Brian Dahle (R) — Voted against several cannabis policy reforms, including bills to prevent workers from being fired for off-hours cannabis use and speeding up record sealing. In 2015 he said, “there are many problems” with legalizing cannabis.
Background: Cannabis is legal and regulated for adult use in California pursuant to a voter-enacted 2016 law. California also has a medical cannabis law.
Gov. Jared Polis (D) — In Congress, he started the Congressional Cannabis Caucus and supported federal reform. In 2020 and 2021, Gov. Polis issued mass pardons for individuals with thousands of cannabis possession convictions. He signed several bills to improve cannabis policies, including to increase possession limits, to allow home delivery, and to allow cannabis lounges/on-site consumption. He also signed a 2021 bill to address concerns about 18 to 20-year olds accessing cannabis — particularly concentrates – medical program.
Heidi Ganahl (R) — In a December 2020 guest column in the Colorado Springs Gazette said, “Colorado's experiment with commercialized weed isn't helping our kids."
Background: Cannabis is legal and regulated for adult use in California pursuant to a voter-enacted 2012 law. Colorado also has a medical cannabis law.
Gov. Ned Lamont (D) — Championed and signed into law a bill legalizing and regulating cannabis for adults’ use in 2021, and expunging convictions.
Bob Stefanowski (R) — In the 2018 race, made it clear legalization was not a priority, saying, “Maybe at some point we should look at legalizing cannabis … but we’ve got so many fundamental problems in this state … Let's fix the economy first.’” Requested an AG investigation into Gov. Lamont after Lamont tweeted a link to a song listing numerous good things about Connecticut, including that it's “cool to smoke some pot” now that legalization passed.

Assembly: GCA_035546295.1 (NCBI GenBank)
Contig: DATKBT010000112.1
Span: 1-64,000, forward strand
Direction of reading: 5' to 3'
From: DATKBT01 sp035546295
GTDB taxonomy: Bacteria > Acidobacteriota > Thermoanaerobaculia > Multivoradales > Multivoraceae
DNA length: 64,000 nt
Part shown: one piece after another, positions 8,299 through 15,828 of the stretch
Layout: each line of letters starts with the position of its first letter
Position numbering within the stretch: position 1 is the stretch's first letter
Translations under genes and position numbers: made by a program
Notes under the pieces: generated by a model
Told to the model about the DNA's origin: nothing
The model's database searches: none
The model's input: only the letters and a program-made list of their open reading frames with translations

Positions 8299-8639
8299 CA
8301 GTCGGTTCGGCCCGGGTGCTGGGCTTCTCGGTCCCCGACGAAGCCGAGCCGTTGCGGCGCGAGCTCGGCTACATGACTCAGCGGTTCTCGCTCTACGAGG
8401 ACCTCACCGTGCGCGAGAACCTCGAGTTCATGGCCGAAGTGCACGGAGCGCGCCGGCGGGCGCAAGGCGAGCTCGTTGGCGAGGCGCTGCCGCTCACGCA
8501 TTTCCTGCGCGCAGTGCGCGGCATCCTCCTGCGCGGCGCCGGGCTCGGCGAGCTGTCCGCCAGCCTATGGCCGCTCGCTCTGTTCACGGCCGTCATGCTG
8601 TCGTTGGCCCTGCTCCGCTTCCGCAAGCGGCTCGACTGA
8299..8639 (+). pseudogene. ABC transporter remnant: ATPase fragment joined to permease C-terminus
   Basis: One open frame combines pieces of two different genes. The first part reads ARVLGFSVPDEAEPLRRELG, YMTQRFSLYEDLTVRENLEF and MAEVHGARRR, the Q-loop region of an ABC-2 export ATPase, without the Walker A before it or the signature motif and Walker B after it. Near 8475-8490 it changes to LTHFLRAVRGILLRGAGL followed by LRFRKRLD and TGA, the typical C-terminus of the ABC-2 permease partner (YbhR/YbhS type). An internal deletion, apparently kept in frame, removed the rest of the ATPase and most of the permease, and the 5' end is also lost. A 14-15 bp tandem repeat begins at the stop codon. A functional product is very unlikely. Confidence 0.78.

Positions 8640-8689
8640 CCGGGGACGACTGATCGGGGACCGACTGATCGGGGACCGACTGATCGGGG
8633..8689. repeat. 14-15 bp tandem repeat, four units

Background: Cannabis is legal for adult use in Connecticut, though sales have not yet begun. Connecticut also has a medical cannabis law.
Charlie Christ (D) — Supports legalization. Said, “As governor, I will push for the full legalization of marijuana and the expungement of all existing charges and sentences for nonviolent offenses. It’s time to right the policies that have failed our fellow Floridians, too many of whom are our black and brown neighbors.”
Gov. Ron DeSantis (R) — Did not directly answer when recently asked about legalization, but suggested he is opposed, saying, “What I don’t like about it is if you go to some of these places that have done it, the stench when you’re out there, I mean, it smells so putrid.” In August 2022, his administration dramatically reduced the amount of medical cannabis patients can obtain — without even allowing an opportunity for public comment. Has not responded to calls for him to issue mass pardons for cannabis.
Background: Florida has a voter-enacted medical cannabis law. It has not decriminalized or legalized cannabis.
Gov. Brian Kemp (R) — Signed a bill allowing in-state production of low-THC cannabis. His 2018 campaign website said he is not "in the camp of being pro-recreational cannabis." Has not voiced support for decriminalization.
Background: Georgia does not have a comprehensive medical cannabis law and it has not decriminalized or legalized cannabis. However, Georgia has a law allowing patients with certain medical conditions to possess cannabis with no more than 5% THC. In Georgia, the governor does not have clemency or pardon power.
Lt. Gov. Joshua Green (D) — In response to MPP's candidate survey, said, "I support legalization, provided that the tax revenue generated from cannabis sales be used to help treat drug addiction and individuals suffering with behavioral or mental illness.”
James “Duke” Aiona (R) — Opposes legalization and blanket pardons for low-level cannabis possession saying, “It is my position that as Governor, any application by a person seeking a pardon of a criminal conviction will be evaluated on a case-by-case basis and not via a ‘blanket’ decision based on a particular offense. Pardons of criminal offenses cannot be based on a political promise.”